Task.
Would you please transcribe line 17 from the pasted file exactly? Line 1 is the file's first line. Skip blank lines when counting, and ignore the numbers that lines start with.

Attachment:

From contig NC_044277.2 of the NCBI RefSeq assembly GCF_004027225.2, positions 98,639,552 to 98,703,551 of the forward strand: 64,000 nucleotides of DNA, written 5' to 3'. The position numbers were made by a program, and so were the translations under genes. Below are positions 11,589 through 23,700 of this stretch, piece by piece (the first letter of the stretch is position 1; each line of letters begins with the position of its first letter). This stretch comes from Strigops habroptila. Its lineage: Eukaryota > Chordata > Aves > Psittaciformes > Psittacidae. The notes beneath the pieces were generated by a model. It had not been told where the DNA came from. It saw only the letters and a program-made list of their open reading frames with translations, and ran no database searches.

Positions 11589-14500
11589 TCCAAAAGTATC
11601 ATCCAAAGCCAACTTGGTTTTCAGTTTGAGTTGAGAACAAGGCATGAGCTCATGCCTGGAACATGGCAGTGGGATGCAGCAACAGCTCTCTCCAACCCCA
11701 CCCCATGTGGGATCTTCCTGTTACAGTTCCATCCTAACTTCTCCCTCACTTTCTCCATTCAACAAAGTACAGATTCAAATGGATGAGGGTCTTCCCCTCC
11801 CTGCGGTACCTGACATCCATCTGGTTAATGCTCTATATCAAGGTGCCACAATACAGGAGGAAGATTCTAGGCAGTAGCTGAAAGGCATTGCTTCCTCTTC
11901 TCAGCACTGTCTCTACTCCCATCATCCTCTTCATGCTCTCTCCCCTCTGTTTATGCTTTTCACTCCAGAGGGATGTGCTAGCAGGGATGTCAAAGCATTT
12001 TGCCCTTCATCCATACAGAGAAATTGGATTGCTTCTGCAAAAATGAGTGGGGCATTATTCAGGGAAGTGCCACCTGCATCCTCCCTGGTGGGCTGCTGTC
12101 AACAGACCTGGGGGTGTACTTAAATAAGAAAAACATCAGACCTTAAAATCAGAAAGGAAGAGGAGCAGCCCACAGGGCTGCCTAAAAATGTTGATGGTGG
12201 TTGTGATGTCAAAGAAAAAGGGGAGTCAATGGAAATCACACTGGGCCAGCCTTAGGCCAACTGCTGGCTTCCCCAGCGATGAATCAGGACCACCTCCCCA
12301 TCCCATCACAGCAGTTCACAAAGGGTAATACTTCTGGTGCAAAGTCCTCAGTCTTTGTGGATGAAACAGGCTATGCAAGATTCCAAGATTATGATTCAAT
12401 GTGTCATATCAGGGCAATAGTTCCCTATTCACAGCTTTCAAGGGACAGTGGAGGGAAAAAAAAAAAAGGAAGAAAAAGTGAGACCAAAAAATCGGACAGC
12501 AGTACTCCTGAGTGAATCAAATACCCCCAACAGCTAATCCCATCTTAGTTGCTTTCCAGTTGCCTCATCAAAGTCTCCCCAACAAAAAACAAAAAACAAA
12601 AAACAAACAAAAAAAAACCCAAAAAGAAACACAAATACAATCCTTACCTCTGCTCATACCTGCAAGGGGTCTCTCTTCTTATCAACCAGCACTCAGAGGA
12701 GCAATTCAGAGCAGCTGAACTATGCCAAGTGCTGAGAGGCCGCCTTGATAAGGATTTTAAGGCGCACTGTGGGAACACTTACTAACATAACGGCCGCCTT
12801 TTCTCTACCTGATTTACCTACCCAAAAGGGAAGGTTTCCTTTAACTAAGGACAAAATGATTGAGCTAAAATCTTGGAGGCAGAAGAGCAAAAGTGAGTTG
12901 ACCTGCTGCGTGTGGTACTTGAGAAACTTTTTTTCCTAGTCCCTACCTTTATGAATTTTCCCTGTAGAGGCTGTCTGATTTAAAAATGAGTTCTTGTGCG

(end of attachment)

12901 ACCTGCTGCGTGTGGTACTTGAGAAACTTTTTTTCCTAGTCCCTACCTTTATGAATTTTCCCTGTAGAGGCTGTCTGATTTAAAAATGAGTTCTTGTGCG